Cold War and international engagements

With the defeat in 1864, Denmark had adopted a policy of neutrality. This was however abandoned after World War Two, when Denmark decided to support the UN peacekeeping forces and become a member of NATO.[7] During the Cold War, Denmark began to rebuild its military and to prepare for possible attacks by the Soviet Union and its Warsaw Pact allies. During this time Denmark participated in a number of UN peacekeeping missions including UNEF and UNFICYP.

Following the end of the Cold War, Denmark began a more active foreign policy, deciding to participate in international operations. This began with the participation in the Bosnian War, where the Royal Danish Army served as part of the United Nations Protection Force and were in two skirmishes. This was the first time the Danish Army was a part of a combat operation since World War 2.[8][9] On April 29, 1994, the Royal Danish Army, while on an operation to relieve an observation post as part of the United Nations Protection Force, the Jutland Dragoon Regiment came under artillery fire from the town of Kalesija. The United Nations Protection Force quickly returned fire and eliminated the artillery positions. On October 24, 1994, the Royal Danish Army, while on an operation to reinforce an observation post in the town of Gradačac, were fired upon by a T-55 Bosnian Serb tank. One of the three Danish Leopard 1 tanks experienced slight damage, but all returned fired and put the T-55 tank out of action.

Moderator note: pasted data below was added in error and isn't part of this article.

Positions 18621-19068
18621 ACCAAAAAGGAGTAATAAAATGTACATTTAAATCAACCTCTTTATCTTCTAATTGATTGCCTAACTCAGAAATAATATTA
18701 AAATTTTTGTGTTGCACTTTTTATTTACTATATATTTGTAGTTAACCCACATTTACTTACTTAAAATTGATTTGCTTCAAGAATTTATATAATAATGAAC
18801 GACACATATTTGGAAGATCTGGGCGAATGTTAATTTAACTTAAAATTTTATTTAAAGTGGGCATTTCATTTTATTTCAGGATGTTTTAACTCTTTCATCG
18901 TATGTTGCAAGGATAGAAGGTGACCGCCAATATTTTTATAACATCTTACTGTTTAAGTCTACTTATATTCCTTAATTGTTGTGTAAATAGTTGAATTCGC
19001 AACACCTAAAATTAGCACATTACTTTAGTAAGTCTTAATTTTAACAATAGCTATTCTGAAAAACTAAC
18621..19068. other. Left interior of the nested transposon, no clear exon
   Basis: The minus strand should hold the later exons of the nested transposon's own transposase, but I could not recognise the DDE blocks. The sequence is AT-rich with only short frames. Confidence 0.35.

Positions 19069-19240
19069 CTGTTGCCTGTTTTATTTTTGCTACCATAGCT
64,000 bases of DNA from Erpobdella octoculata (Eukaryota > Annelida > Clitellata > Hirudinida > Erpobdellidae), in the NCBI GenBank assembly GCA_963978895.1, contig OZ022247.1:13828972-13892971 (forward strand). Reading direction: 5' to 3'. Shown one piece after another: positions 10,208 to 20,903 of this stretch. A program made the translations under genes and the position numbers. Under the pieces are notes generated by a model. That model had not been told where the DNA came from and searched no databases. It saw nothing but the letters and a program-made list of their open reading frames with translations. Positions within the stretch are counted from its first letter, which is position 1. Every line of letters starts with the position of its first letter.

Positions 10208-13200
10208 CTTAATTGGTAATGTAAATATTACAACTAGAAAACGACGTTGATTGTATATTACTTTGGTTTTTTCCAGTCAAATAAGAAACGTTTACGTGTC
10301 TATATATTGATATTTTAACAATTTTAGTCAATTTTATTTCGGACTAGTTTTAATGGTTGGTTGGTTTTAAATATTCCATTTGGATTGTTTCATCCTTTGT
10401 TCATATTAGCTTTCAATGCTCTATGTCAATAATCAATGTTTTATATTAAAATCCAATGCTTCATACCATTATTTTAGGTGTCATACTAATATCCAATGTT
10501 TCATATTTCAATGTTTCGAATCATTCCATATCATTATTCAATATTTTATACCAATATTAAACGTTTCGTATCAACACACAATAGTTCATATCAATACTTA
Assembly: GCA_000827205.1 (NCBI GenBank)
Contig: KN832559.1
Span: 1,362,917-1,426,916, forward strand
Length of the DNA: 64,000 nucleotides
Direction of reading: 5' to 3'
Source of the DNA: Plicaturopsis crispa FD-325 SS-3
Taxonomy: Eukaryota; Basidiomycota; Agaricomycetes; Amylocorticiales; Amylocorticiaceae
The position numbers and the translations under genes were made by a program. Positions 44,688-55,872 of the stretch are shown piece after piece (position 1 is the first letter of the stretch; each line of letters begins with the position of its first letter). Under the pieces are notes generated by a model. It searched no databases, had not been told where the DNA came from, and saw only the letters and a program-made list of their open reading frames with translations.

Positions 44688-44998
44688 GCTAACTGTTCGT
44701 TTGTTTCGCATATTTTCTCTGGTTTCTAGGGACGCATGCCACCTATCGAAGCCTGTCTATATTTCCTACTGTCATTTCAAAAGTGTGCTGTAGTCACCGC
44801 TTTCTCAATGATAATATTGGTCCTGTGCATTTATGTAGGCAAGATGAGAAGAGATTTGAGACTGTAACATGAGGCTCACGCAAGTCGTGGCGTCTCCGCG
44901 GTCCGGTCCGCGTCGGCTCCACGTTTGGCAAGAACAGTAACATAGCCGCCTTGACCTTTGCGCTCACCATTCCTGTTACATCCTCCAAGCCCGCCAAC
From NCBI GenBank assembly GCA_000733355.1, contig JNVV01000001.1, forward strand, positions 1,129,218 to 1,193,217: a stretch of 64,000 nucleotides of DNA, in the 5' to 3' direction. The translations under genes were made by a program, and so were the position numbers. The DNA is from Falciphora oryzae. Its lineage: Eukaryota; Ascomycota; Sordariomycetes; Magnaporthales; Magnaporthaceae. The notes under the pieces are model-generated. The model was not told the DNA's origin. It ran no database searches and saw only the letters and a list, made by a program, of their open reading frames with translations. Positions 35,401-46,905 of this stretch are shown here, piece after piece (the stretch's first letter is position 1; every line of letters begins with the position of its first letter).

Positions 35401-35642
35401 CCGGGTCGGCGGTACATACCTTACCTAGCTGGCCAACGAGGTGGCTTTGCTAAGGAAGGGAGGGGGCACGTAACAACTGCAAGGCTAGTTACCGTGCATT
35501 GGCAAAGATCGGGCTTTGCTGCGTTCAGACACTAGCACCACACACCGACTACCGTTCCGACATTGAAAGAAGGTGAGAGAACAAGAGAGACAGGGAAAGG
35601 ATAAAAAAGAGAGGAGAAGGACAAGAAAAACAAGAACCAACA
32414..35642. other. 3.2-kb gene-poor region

With the September 11 attacks, Denmark joined US forces in the War on terror, participating in both the War in Afghanistan and the Iraq War.

Total defence

Total Defence (Danish: Totalforsvaret) is "the use of all resources in order to maintain an organized and functional society, and to protect the population and values of society". This is achieved by combining the military, Home Guard, Danish Emergency Management Agency and elements of the police.[10]

Purpose and task

The purpose and task of the armed forces of Denmark is defined in Law no. 122 of February 27, 2001 and in force since March 1, 2001. It defines three purposes and six tasks.

Its primary purpose is to prevent conflicts and war, preserve the sovereignty of Denmark, secure the continuing existence and integrity of the independent Kingdom of Denmark and further a peaceful development in the world with respect to human rights.

Its primary tasks are: NATO participation in accordance with the strategy of the alliance, detect and repel any sovereignty violation of Danish territory (including Greenland and the Faroe Islands), defence cooperation with non-NATO members, especially Central and East European countries, international missions in the area of conflict prevention, crises-control, humanitarian, peacemaking, peacekeeping, participation in Total Defence in cooperation with civilian resources and finally maintenance of a sizable force to execute these tasks at all times.

Defence budget

Since 1988, Danish defence budgets and security policy have been set by multi-year agreements supported by a wide parliamentary majority including government and opposition parties. However, public opposition to increases in defence spending—during a period when economic constraints require reduced spending for social welfare—has created differences among the political parties regarding a broadly acceptable level of new defence expenditure.